The major political parties have laid out their election manifestos, all including a heavy emphasis on improving the NHS.
Increasing the number of NHS workers was a theme running through all of the manifestos recognising that there are simply not enough staff in the NHS to deal with the increasingly ageing population and the number of people with long-term conditions.
Labour has pledged to increase the number of midwives by 3000 and employ 20,000 more nurses. It is unclear which settings these new midwives and nurses will be employed into. UKIP has also pledged to increase the number of GPs, nurses and midwives by the same amounts. However, their manifesto states: 'We believe that nursing starts and ends on the ward.' This is in contrast to the emphasis on moving more care into the community from the other parties.
The RCM welcomed Labour's pledge to increase the number of midwives but identified that there would be a need to properly staff community midwifery services to ensure that all women get the support they need.
Labour has also guaranteed GP appointments within 48 hours. They have said that they will join up services from home to hospital with a single point of contact. The Conservatives took accessibility of primary care one step further by promising seven-day access from 8am to 8pm by 2020. They also pledged same day GP appointments for over 75s.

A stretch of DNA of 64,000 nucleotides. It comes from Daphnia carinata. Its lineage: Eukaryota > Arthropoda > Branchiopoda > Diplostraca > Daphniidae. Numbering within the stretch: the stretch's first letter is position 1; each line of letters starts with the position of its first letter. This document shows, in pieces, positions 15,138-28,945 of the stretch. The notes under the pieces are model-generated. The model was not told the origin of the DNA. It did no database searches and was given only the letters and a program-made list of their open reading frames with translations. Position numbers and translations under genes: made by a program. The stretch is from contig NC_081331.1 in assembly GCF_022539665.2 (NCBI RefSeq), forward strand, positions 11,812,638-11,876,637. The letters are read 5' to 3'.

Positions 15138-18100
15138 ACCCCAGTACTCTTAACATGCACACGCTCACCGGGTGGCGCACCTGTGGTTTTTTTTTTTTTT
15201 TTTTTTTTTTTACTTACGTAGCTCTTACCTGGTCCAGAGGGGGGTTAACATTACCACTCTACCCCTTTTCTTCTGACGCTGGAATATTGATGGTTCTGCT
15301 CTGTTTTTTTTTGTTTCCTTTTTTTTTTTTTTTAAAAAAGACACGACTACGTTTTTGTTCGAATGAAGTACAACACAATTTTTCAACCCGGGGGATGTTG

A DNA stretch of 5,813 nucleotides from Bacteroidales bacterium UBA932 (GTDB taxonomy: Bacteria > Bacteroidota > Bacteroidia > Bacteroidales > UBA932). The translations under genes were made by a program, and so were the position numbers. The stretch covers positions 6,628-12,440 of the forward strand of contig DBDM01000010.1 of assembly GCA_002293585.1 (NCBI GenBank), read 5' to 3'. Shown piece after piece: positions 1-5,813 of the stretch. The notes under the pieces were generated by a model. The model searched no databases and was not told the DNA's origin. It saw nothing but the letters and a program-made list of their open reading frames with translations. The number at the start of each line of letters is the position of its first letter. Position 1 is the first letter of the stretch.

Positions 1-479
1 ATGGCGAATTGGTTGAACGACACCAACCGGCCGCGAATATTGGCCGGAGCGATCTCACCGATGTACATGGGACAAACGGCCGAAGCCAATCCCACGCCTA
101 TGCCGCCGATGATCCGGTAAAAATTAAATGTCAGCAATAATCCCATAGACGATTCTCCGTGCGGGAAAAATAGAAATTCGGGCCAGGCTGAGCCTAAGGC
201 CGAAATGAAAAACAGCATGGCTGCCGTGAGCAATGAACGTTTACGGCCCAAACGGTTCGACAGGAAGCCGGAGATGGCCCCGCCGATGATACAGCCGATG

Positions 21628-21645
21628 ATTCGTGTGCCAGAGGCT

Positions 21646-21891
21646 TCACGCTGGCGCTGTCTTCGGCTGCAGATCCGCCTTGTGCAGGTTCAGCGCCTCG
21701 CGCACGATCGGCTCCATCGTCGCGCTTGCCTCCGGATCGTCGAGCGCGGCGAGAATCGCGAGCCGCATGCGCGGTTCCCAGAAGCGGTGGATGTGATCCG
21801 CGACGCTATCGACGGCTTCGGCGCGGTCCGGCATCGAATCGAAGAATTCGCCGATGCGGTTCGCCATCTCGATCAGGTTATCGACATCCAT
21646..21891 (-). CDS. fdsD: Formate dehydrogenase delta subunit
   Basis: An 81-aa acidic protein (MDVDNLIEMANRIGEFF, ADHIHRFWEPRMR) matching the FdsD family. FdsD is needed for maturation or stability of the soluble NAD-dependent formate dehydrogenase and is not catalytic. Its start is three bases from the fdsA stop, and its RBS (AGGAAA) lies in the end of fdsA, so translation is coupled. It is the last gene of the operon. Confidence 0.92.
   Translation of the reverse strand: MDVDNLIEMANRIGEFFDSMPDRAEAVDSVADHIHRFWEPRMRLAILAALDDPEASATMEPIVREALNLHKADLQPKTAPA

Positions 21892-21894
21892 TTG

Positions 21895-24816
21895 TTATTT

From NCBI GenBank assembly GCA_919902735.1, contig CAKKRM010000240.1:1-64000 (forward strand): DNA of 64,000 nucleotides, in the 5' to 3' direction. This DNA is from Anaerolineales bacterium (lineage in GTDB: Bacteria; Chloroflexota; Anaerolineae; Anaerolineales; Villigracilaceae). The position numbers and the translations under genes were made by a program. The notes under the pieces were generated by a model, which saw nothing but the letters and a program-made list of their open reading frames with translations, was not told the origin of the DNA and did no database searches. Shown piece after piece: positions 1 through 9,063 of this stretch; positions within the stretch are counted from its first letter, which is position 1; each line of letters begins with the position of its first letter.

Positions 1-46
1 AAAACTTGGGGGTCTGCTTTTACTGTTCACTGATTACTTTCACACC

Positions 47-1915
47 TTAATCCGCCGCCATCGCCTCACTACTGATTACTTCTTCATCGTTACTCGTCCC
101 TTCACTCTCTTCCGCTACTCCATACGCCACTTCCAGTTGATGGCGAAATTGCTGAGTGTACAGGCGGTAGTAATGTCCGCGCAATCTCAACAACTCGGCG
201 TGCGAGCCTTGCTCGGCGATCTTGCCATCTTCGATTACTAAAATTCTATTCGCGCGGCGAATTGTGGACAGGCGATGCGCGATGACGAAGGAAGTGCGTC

The Green party manifesto included an entire section on prevention in the community and primary care, as well as on moving care out of hospitals. This includes providing local community health centres, which will 'help people access healthcare quickly rather than become a replacement for GPs'.
All of the parties have acknowledged that mental health requires as much attention as physical health. The Lib Dem's have pledged
£3.5 billion for mental health, which is the most pledged by any party. This will go towards standardising waiting times, increasing access to talking therapies and improving children's mental health services.
The King's Fund has said that the Lib Dems 'have led the way in pushing mental health up the agenda. While they are right to prioritise spending on mental health and community services, holding back most of the £8bn funding increase until 2017/18 will create an unsustainable squeeze on acute services in the meantime.'
The party's manifestos can be found on their websites.